time-machine

SCI-FI INDEX * Action Movies * Comedy Movies * Great Dramas * Musical Index * Romances * FUN ON DEMAND
time machine

THE TIME MACHINE (1960)

The Time Machine, based on the novel by H.G. Wells, tells the adventuresome story of a Victorian inventor in the 1890's, who invents the machine of the century; a working time machine. Eager to embrace what is to come, he travels into the far future, encountering beauty and terror, in a society of unthinking, simple souls, and exploitative killers.

The cast includes Rod Taylor, Alan Young, Yvette Mimieux, Sebastian Cabot, Tom Helmore, Whit Bissell, and Doris Lloyd.

Director George Pal's "The Time Machine" offers wonderful Sci-Fi/fantasy entertainment.

movie-review

the-time-machine

review

movie-review

review

ci-fi

movie-review

review-movie

review

time-machine

the-time-machine

movie-review

review

movie-review

movie-review

sci-fi-movie-review



Promotional Lines: "You Will Orbit into the Fantastic Future!"
"The Time Machine whirls you to a world of amazing adventure in the year 800,000!"


CHOOSE A SITE TO SEARCH
HomeVideos.com
MovieActors.com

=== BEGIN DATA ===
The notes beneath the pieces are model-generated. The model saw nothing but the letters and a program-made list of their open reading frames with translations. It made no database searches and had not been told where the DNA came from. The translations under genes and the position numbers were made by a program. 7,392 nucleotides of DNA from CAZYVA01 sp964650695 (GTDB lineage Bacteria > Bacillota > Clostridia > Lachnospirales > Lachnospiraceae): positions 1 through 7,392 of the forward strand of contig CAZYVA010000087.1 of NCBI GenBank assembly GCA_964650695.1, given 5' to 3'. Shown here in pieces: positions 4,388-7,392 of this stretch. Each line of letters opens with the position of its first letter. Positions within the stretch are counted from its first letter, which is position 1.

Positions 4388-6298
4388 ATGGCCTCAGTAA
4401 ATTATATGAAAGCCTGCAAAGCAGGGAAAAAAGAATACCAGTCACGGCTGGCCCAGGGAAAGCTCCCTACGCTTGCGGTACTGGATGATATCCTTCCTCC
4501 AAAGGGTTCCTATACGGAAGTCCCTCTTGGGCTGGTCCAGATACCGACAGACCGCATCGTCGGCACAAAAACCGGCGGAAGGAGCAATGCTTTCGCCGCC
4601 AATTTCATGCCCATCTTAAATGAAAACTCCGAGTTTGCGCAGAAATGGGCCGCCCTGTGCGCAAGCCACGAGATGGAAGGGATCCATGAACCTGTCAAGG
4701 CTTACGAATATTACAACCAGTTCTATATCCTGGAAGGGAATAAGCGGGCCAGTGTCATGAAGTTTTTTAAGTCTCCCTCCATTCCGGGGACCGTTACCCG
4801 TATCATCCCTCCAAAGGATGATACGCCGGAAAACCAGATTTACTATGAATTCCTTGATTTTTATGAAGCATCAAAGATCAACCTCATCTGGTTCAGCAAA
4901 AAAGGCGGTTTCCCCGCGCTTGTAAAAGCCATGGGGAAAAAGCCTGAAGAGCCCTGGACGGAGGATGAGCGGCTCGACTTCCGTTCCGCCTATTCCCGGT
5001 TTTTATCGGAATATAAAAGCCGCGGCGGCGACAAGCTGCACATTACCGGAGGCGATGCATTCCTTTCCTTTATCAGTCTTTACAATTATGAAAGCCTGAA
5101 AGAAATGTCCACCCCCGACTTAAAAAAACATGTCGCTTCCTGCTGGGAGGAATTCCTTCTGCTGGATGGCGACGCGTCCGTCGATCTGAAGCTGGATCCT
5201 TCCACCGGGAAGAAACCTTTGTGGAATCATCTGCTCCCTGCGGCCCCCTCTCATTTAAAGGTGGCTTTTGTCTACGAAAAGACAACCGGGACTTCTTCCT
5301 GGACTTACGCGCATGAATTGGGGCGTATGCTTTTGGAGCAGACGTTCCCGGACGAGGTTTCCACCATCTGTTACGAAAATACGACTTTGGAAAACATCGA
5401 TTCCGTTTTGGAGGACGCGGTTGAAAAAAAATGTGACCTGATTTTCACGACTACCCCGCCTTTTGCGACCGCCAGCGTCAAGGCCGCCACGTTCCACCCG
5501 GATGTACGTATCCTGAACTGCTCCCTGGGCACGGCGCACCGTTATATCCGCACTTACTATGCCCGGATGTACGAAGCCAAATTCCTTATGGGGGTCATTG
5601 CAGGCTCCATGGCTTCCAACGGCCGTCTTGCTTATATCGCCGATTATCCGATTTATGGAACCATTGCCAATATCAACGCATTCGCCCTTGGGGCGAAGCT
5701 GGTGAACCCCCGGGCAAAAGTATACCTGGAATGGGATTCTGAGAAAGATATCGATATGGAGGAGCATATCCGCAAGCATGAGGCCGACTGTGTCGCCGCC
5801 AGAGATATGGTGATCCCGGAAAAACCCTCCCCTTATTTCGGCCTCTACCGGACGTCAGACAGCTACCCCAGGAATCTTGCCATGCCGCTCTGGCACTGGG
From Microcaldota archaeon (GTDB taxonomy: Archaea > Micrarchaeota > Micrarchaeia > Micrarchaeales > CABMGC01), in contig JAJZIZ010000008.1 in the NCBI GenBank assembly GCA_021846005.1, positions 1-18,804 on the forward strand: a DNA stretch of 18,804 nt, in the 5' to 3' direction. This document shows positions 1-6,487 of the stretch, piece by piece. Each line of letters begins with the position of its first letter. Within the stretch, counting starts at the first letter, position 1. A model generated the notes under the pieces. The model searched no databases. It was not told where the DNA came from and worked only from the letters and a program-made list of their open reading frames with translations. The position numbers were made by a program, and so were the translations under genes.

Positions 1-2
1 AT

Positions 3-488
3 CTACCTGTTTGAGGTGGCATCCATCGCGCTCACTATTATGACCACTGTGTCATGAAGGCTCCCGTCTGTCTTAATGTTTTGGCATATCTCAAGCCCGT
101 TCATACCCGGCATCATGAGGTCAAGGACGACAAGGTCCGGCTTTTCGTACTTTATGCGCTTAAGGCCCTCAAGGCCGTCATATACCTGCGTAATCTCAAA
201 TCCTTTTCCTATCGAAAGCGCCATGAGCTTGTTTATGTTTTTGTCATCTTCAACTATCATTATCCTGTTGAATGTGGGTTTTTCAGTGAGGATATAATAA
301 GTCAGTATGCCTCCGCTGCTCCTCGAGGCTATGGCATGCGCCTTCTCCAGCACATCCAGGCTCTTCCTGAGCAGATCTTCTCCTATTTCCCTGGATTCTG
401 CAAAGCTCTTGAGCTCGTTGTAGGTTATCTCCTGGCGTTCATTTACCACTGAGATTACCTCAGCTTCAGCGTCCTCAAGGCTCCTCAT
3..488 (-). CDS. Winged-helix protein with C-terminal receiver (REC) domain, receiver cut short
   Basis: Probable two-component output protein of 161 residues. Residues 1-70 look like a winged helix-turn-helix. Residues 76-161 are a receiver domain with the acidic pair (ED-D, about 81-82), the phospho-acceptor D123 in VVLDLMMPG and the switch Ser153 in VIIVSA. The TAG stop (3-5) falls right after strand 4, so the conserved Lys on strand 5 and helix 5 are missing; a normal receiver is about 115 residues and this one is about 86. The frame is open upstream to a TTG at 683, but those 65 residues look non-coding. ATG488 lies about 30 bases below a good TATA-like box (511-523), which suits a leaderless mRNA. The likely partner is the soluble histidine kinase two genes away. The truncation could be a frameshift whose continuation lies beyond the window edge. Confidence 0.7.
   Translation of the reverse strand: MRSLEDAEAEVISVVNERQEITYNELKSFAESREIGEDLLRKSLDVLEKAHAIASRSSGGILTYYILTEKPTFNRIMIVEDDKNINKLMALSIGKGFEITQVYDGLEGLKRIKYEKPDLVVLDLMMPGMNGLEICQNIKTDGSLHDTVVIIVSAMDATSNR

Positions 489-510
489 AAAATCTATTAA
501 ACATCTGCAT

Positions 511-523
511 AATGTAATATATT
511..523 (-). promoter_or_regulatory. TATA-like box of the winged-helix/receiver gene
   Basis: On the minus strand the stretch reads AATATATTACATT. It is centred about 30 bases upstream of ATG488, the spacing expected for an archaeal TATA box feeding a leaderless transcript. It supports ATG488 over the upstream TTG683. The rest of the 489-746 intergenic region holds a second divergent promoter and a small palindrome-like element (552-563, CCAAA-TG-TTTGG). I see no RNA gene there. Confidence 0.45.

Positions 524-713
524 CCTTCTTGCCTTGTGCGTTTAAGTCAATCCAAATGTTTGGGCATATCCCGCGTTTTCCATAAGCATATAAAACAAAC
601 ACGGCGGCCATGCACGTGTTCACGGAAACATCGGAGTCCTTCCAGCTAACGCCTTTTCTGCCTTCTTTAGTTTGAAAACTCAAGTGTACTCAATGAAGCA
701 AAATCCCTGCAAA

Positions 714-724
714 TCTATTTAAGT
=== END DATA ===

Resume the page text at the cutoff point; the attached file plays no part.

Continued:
the-time-machine

time-machine

"The Time Machine," based on the landmark H.G. Wells novel, tells the tale of an inventor, George, in Victorian 1890's England, who travels through time, by using a time machine that he invented and put together. He bravely embarks on a wild, far reaching adventure into the future, where he discovers that mankind has evolved into two races. One race, the Eli, is made up of young, very good looking, very gentle, trusting, ignorant people who have forgotten how to think for themselves, because all their needs are taken care of by the second race of monster-like people, the Morlocks, who periodically harvest them for food.

He finds himself getting involved with these sheep-like people, with one in particular, a young woman called Weena. After meeting the people, he then discovers that he has another problem When the scientist had left his time machine momentarily to explore this strange, new future world, the Morlocks had taken his time machine inside their fortress. Then, because he cares for what is left of the human race, George tries to help them become free from the creatures, to learn to take care of themselves.

When a mysterious horn goes off, Weena and others docily go inside the Morlock's fortress cave. To free Weena and others, and to get his machine back, so he could go back to his own time at some point, he must take his life in his hands and go inside the fortress cave as well.

A favorite scene takes place in an ancient building in the future, which he comes across as he explores this new future world. He discovers how these people sunk to such a state of sheephood. Time traveler George is thrilled to find books in this ancient library of sorts. When he picks up one, it crumbles to dust. In his anger the traveler sweeps his arms across a shelf of books: they all disintegrate into dust. The scene accurately symbolizes the sad state of human knowledge in the far future.